Aspx validating

These are done to ensure that the package writer is alerted ASAP to problems with the package.Execution validation is perhaps where most folks get tripped up.Everything in the package gets validated from the package down to the containers to the components. Then, when the runtime calls execute on each task, the Task Host calls validate again. In fact, if you were to look at the Task Host code, you'd see something like this: Now, some tasks aren't going to be ready to execute when the package Execute() method gets called.

aspx validating-17

You will need to add this protection manually if any input will be used in HTML output.

For example if user input is returned to the browser as the result from an AJAX request to a Web API method.

Now the problem is, when do components get validated?

Essentially we look at validation in a number of different ways depending on the situation.

So a host process loads the package and executes it. Since we want folks to always do strict validation, (remember no light validation), and since packages have the notion of late configuration or dynamic configuration via property expressions and foreach loops etc., and since we make the assumption that you would rather have a task fail validation then to corrupt data or otherwise fail execution in a destructive way, we validate twice.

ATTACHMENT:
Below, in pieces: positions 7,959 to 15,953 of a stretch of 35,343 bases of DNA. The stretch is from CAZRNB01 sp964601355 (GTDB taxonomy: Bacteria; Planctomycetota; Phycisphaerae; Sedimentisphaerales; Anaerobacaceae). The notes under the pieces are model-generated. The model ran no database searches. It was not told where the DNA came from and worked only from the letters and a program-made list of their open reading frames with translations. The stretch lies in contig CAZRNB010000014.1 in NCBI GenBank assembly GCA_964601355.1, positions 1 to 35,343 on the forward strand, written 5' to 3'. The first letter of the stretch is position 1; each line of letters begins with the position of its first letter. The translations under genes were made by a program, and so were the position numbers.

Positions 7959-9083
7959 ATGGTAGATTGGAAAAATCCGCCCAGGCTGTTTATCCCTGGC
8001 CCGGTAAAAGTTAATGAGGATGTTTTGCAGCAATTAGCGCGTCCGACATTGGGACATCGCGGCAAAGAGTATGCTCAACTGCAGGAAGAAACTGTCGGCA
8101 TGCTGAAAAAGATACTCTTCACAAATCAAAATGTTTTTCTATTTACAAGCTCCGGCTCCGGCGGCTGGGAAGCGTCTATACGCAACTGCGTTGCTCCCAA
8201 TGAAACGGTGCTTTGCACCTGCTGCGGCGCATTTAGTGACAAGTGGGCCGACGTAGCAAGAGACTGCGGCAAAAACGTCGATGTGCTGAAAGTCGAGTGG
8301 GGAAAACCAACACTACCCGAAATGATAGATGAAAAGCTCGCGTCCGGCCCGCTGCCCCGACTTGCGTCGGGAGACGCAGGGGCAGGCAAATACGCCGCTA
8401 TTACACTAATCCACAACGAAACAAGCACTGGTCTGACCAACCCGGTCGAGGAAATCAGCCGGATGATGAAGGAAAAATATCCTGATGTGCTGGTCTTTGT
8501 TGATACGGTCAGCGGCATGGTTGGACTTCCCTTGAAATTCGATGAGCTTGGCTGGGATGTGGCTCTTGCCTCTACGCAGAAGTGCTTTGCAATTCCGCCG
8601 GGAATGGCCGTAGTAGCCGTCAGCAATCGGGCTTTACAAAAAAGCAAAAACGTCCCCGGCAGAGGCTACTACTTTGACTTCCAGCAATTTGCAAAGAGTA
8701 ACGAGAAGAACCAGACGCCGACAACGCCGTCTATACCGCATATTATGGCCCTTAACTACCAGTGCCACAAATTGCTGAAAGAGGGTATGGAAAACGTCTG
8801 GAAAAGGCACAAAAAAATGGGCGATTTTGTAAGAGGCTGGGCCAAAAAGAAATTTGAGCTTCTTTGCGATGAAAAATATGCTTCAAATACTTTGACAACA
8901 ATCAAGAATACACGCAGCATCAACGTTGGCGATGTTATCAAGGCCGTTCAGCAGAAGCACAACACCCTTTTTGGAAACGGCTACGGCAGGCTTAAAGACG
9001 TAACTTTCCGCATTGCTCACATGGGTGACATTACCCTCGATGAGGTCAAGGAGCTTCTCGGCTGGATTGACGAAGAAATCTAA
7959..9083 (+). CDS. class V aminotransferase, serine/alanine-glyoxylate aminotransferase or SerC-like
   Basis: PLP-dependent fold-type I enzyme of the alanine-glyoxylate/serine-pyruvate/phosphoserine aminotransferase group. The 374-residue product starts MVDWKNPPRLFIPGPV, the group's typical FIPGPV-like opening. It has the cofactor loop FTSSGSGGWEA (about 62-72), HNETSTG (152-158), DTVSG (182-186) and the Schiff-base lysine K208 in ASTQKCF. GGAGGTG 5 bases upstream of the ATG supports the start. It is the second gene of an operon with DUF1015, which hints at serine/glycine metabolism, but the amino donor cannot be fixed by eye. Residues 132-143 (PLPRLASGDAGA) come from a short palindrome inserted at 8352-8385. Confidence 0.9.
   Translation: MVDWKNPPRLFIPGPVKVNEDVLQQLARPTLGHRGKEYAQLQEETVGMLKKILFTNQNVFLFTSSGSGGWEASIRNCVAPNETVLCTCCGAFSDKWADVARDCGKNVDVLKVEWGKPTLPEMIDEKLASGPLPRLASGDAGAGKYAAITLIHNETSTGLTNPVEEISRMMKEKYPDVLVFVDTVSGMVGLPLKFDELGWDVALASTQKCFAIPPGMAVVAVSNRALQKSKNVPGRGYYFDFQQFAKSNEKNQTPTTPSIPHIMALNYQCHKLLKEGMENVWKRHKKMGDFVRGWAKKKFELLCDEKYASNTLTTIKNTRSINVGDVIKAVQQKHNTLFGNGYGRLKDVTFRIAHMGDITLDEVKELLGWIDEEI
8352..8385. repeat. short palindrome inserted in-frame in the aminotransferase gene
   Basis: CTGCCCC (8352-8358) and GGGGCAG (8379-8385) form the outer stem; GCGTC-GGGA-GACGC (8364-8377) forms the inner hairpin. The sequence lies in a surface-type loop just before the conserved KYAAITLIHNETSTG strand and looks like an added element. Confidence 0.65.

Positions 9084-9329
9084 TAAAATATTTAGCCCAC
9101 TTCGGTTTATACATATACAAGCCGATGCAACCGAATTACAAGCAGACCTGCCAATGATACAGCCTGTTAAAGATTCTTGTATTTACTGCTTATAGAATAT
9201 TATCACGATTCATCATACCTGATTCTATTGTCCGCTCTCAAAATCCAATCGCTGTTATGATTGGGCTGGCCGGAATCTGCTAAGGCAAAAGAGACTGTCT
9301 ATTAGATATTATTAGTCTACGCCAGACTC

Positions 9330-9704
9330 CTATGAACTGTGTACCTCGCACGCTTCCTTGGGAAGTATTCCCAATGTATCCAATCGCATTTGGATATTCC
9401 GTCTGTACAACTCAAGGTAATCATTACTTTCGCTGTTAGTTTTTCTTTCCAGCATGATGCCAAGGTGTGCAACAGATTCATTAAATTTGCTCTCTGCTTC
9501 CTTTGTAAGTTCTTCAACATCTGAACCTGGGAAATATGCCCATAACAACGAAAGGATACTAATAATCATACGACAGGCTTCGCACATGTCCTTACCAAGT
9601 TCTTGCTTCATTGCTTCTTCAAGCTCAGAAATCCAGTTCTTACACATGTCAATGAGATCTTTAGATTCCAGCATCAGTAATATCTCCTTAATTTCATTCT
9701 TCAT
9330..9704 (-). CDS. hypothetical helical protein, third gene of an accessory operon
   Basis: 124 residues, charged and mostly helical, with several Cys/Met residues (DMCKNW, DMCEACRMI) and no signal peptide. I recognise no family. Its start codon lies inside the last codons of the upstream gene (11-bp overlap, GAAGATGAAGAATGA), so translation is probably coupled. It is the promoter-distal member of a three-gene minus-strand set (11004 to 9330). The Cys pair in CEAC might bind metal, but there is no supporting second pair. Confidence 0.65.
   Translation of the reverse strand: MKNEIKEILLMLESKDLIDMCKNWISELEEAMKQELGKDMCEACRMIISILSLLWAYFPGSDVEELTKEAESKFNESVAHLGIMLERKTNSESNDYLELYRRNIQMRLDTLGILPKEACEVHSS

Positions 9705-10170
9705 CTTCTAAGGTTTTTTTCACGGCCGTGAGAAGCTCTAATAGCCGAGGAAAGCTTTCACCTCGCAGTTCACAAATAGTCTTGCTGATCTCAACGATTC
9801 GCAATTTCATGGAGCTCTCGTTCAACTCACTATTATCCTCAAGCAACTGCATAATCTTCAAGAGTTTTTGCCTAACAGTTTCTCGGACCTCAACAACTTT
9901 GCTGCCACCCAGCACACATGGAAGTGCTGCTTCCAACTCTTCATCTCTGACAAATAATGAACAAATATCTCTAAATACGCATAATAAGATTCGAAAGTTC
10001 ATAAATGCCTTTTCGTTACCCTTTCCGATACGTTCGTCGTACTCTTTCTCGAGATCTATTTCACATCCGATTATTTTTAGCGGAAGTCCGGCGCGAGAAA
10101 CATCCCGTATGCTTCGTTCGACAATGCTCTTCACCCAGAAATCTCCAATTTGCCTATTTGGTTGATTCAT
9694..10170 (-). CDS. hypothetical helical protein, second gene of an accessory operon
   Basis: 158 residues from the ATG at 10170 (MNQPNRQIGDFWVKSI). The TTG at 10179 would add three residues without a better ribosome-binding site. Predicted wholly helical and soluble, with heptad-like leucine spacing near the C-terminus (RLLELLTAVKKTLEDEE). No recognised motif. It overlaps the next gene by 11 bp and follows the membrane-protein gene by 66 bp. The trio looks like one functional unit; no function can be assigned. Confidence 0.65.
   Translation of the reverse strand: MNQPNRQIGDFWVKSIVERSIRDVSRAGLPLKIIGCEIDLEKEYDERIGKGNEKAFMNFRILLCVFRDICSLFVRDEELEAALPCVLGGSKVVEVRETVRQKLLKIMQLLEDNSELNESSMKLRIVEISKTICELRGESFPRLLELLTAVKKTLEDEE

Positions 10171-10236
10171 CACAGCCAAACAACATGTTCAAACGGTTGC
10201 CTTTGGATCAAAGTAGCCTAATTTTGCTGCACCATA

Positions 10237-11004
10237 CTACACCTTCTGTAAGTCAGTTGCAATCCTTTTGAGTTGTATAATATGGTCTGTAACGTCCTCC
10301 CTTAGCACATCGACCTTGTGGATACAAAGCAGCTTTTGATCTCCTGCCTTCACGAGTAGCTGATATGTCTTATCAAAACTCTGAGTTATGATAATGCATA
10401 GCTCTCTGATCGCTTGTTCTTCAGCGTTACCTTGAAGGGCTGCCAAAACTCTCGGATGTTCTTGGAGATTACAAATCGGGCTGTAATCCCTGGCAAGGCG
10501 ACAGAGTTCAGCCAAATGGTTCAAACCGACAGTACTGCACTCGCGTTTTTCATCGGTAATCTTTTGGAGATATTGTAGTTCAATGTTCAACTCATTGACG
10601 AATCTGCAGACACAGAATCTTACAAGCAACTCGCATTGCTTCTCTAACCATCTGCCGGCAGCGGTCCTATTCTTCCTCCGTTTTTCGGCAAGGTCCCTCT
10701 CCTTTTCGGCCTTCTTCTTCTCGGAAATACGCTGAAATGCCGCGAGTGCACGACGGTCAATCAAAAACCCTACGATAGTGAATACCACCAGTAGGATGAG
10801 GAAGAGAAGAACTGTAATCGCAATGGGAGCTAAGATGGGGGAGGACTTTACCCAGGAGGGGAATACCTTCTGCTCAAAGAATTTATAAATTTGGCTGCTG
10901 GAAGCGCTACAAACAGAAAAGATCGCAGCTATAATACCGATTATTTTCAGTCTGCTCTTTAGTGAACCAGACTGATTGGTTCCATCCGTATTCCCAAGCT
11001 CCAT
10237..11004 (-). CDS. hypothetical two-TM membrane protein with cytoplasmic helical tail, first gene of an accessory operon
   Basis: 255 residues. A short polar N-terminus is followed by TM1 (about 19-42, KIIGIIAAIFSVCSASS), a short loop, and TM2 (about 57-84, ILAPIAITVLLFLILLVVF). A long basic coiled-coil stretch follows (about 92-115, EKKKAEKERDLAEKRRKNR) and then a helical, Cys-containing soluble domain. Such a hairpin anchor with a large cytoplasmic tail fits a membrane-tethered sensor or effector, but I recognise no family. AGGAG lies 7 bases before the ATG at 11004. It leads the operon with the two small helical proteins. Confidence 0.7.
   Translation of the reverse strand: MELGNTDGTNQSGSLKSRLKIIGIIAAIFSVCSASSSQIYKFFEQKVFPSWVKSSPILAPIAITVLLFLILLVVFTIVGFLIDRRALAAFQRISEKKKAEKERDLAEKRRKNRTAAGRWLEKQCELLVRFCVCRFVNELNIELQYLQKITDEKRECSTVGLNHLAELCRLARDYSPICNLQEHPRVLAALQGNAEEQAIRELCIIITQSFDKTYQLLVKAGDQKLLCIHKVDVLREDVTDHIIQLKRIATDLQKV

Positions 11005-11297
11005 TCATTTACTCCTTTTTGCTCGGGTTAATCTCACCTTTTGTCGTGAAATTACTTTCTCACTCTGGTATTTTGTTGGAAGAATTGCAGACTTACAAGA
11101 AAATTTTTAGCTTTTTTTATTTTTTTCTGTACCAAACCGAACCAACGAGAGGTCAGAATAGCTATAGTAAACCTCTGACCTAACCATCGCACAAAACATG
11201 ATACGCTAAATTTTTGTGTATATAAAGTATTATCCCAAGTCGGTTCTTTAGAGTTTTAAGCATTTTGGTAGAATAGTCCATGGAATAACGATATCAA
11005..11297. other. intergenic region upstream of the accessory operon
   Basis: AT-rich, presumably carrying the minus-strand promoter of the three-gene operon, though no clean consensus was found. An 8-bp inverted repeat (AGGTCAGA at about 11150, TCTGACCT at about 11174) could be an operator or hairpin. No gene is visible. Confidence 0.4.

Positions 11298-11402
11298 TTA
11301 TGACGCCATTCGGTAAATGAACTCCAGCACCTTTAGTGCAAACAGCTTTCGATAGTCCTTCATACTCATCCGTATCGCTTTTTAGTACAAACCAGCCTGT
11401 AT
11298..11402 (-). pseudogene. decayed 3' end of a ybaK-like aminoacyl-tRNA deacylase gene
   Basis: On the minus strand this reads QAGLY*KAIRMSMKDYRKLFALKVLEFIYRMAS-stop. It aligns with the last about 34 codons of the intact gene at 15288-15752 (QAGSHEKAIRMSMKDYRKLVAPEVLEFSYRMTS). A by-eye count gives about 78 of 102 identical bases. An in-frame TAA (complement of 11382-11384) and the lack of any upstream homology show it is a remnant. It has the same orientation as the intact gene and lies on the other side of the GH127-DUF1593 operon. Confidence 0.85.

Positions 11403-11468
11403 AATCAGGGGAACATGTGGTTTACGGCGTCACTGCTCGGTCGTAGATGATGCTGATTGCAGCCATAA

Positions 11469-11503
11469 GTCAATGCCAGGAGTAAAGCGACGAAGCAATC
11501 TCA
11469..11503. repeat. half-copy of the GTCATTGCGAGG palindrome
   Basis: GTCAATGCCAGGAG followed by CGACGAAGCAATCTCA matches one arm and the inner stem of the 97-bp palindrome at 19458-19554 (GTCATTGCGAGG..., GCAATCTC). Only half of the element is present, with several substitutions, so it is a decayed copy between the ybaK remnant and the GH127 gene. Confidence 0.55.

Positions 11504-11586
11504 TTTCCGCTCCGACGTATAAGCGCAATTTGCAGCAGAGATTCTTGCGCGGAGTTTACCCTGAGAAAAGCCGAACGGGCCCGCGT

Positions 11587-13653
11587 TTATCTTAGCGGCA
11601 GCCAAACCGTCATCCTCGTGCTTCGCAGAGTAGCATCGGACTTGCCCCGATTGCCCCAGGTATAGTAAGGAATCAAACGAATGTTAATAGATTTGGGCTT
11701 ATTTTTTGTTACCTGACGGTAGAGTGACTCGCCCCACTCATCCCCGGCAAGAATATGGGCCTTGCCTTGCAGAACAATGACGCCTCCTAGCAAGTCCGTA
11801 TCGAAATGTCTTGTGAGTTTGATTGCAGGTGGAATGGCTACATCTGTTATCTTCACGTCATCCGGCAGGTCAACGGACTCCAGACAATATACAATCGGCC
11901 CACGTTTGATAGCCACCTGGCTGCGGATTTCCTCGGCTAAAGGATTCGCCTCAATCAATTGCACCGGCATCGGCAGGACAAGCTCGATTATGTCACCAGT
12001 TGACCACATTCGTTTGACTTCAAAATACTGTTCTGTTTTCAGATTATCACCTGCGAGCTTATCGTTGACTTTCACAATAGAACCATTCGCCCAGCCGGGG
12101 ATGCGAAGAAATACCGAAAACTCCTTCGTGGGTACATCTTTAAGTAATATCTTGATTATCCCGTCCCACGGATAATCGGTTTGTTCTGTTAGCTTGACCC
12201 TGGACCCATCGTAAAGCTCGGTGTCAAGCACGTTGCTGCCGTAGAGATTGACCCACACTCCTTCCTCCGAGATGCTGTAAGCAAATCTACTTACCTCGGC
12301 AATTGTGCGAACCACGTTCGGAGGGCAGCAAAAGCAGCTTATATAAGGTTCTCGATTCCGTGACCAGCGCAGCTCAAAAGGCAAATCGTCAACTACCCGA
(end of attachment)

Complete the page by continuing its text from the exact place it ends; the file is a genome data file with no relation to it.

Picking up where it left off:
When the designer calls Execute() on the package, the package validates. We validate the whole package and we validate each individual task right before execution.

They may be waiting for a file to be generated or dropped etc.

So, if there was no way to validate tasks after Execute() gets called on the package, the package would never run successfully.

To ensure this is configured correctly request Validation Mode should be set to "4.0" (or not set at all) in web.config: There are enhancements added to request validation starting with ASP.

NET 4.5 that include deferred ("lazy") validation, the ability to opt-out at the server control level, and the ability to access unvalidated data.

If you're designing a package, you'd like to know that it has errors during design, not when you go to execute it.

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